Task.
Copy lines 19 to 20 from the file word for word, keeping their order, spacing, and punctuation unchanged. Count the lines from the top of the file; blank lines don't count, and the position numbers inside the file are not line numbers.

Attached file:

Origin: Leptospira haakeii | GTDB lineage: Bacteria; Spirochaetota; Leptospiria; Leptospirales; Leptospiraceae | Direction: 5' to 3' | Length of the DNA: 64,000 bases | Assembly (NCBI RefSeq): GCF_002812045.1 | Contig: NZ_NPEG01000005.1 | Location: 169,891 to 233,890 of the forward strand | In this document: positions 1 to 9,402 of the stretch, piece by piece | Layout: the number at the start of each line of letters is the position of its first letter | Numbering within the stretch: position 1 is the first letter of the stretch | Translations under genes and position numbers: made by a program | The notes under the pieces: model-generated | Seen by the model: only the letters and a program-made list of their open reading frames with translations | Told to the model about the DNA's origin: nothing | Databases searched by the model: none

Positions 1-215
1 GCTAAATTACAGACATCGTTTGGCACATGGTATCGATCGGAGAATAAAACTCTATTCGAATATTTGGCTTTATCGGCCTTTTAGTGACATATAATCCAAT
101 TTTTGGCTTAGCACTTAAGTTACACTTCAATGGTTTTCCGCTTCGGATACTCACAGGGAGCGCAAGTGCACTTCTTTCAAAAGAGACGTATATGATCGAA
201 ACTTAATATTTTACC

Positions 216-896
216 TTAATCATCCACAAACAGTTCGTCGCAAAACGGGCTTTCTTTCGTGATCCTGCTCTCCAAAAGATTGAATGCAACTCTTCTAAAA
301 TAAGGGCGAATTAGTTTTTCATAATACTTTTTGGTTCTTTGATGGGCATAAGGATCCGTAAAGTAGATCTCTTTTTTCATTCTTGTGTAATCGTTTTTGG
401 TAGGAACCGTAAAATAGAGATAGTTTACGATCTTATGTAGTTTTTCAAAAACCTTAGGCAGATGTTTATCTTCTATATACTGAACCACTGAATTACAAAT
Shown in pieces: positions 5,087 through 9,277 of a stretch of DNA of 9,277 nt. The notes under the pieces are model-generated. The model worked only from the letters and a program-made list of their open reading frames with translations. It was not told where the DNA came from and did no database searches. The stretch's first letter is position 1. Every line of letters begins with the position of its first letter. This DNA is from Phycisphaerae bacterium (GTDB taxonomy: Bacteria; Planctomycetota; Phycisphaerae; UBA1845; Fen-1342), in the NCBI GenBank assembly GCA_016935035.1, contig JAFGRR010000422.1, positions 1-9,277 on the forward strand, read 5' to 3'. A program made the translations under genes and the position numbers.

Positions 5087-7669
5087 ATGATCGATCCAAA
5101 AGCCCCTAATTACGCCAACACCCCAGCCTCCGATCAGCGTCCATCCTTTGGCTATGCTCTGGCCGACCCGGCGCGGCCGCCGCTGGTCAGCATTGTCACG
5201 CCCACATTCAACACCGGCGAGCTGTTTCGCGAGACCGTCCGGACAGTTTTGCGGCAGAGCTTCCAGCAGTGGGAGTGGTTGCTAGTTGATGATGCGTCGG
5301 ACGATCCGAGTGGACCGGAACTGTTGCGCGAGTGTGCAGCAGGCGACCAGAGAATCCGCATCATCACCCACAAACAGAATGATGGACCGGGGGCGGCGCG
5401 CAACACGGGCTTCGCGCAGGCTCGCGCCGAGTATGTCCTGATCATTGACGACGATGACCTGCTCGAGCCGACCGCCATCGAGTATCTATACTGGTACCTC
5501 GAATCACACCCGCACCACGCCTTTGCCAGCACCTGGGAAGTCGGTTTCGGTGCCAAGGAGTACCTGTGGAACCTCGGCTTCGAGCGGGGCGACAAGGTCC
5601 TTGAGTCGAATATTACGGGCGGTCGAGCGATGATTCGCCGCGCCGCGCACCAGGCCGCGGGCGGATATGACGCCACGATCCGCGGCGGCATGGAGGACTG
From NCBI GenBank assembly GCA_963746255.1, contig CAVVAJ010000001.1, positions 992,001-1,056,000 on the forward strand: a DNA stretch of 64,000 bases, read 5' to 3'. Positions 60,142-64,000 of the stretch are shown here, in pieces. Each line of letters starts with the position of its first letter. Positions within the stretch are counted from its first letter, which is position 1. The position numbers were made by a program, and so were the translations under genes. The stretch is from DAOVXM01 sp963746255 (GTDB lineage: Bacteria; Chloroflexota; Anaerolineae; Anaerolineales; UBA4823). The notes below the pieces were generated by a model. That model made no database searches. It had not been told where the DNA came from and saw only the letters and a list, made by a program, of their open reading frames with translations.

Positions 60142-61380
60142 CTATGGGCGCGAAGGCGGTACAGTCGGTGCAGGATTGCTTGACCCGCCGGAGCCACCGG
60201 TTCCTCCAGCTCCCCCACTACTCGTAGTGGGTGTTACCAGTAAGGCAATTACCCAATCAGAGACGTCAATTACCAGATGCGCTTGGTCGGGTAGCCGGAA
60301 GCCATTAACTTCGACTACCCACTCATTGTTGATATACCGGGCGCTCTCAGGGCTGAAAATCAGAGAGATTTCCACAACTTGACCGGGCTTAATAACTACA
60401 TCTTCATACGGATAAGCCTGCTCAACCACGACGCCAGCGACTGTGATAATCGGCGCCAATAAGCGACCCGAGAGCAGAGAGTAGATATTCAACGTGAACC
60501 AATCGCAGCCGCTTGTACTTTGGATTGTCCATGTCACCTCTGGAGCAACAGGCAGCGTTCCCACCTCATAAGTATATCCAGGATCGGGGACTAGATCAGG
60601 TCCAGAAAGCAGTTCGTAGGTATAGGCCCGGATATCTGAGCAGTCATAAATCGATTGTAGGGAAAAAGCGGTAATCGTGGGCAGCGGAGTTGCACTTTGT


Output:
From NCBI GenBank assembly GCA_963746255.1, contig CAVVAJ010000001.1, positions 992,001-1,056,000 on the forward strand: a DNA stretch of 64,000 bases, read 5' to 3'. Positions 60,142-64,000 of the stretch are shown here, in pieces. Each line of letters starts with the position of its first letter. Positions within the stretch are counted from its first letter, which is position 1. The position numbers were made by a program, and so were the translations under genes. The stretch is from DAOVXM01 sp963746255 (GTDB lineage: Bacteria; Chloroflexota; Anaerolineae; Anaerolineales; UBA4823). The notes below the pieces were generated by a model. That model made no database searches. It had not been told where the DNA came from and saw only the letters and a list, made by a program, of their open reading frames with translations.

Positions 60142-61380